Several golf courses affected by pacific shoot-gall disease resorted to regrassing their greens to creeping bentgrass (Agrostis stolonifera), which is considered not susceptible to the nematode, even though McClure et al. (2008) noted minor production of shoot-galls in some creeping bentgrass cultivars. More concerning is that annual bluegrass is a ubiquitous species that is well adapted to coastal climates like northern California. Without effective and selective means of controlling annual bluegrass in creeping bentgrass greens, the species quickly reinfests putting surfaces and becomes prone to pacific shoot-gall nematode-caused infection.

Plant protection against pacific shoot-gall disease has been challenging because of the lack of effective and safe nematicides. Historically, fenamiphos was the last nematicide used against this nematode, even though over time, its efficacy diminished. Eventually, the U.S. registration was withdrawn in 2008 (McClure and Schmitt, 2012). The nematicide became also the focus of regulatory action in other countries (Australian Pesticides and Veterinary Medicines Authority, 2015). As a replacement, many golf course superintendents in California resorted to using products containing azadirachtin as the active ingredient. It is a mixture of triterpenoids extracted from seeds of the neem tree (Azadirachta indica). Azadirachtin and by-products of the neem tree have long been used as a treatment against certain fungi and insect pests as well as human diseases (Khalil, 2013). Mode of action in insects includes disruption of critical pathways needed for growth, molting, and chemoreceptors, leading to antifeeding effects [Aerts and Mordue (Luntz), 1997; Khalil, 2013; McClure et al., 2008]. McClure and Schmitt (2012) identified azadirachtin in a growth chamber bioassay as one treatment with the potential to disrupt the life cycle of pacific shoot-gall nematode. No nematodes were found in galls 60 d after treatment, and the authors hypothesized that azadirachtin either induced juveniles to stop feeding or arrested their development. Azadirachtin is environmentally safe and breaks down readily under field conditions; thus, frequent applications are usually required for efficacy (Khalil, 2013). It was suggested that it should be applied on a biweekly basis throughout the growing season, which for California means from March to November or longer (McClure and Schmitt, 2012).

Fluopyram is a pyridinyl-ethyl-benzamide compound belonging to the succinate dehydrogenase inhibitor (SDHI) group of fungicides [Fungicide Resistance Action Committee (FRAC, 2020) Code No. 7] with broad-spectrum efficacy against all the stages of fungal growth. Its activity includes, but is not limited to, Ascomycetes, such as gray mold Botrytis, Sclerotinia, and Monilinia species, on various crops (Veloukas and Karaoglanidis 2012). More recently, fluopyram was discovered to possess nematicidal properties (Fürsch et al., 2015). It was initially registered in cotton (Gossypium sp.) and soybean (Glycine max) as a seed- and soil-applied nematicide, often combined with the insecticide imidacloprid (Velum Total; Bayer CropScience, Research Triangle Park, NC). Fluopyram was effective against various species of plant-parasitic and free-living nematodes (Beeman and Tylka, 2018; Faske and Hurd, 2015) but caused some phytotoxicity in soybean (Kandel et al., 2016). In southern root-knot nematode (Meloidogyne incognita) infested field trials with fresh market carrot (Daucus carota), fluopyram achieved good protection efficacy but only to the shallow depth of mechanical incorporation (Becker et al., 2019). In soil column experiments, limited downward mobility was influenced by soil type and application method (Faske and Brown, 2019).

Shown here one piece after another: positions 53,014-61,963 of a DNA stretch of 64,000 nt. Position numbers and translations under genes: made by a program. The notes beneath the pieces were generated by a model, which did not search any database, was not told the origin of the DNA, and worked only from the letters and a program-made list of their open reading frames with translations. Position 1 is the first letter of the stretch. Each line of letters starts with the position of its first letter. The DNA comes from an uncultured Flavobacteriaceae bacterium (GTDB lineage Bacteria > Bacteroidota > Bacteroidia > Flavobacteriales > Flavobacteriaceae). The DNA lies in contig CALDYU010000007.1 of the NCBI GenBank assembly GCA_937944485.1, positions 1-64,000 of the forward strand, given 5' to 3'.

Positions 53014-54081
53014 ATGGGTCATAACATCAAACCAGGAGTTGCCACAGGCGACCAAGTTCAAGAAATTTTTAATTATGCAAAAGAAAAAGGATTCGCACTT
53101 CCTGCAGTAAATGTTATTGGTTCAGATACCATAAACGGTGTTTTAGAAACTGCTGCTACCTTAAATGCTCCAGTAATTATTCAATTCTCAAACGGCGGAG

The objectives of this research were to test fluopyram for efficacy against pacific shoot-gall disease on annual bluegrass putting greens in northern California, including rates and application frequency, compared with azadirachtin. The surveys included monitoring populations of other frequently occurring plant-feeding nematodes, such as spiral (Helicotylenchus spp.), ring (Criconemella spp.), and root-knot (Meloidogyne spp.), nematodes.

Materials and methods

Studies were conducted from 2014 to 2016 at three northern California golf courses: Pebble Beach Golf Links [Pebble Beach (lat. 36°33′43.3″N, long. 121°55′56.2″W); built circa 1919]; Pasatiempo Golf Club [Santa Cruz (lat. 37°00′14.0″N, long. 122°01′29.7″W); built circa 1931], and Half Moon Bay Golf Links [Half Moon Bay (lat. 37°25′40.3″N, long. 122°26′19.6″W); built circa 1997]. Each study area was an annual bluegrass putting green with a history of pacific shoot-gall nematode-caused disease on a root zone mix with physical properties conforming to U.S. Golf Association (USGA) recommendations. During the study, each golf course used standard cultural practices for golf course putting green maintenance. Climate data for each location during the study period are presented in Table 1. Each study’s timing was based on the occurrence of nematode-caused disease symptoms or anticipation of pacific shoot-gall nematode activity considering disease history and weather conditions.

Table 1.

Monthly total precipitation (TP), average relative humidity (RH), average air temperature (AT), and average soil temperature (ST) data collected from California Irrigation Management Information System (CIMIS) stations located in the nearest vicinity of each study location in 2014–16.

Table 1.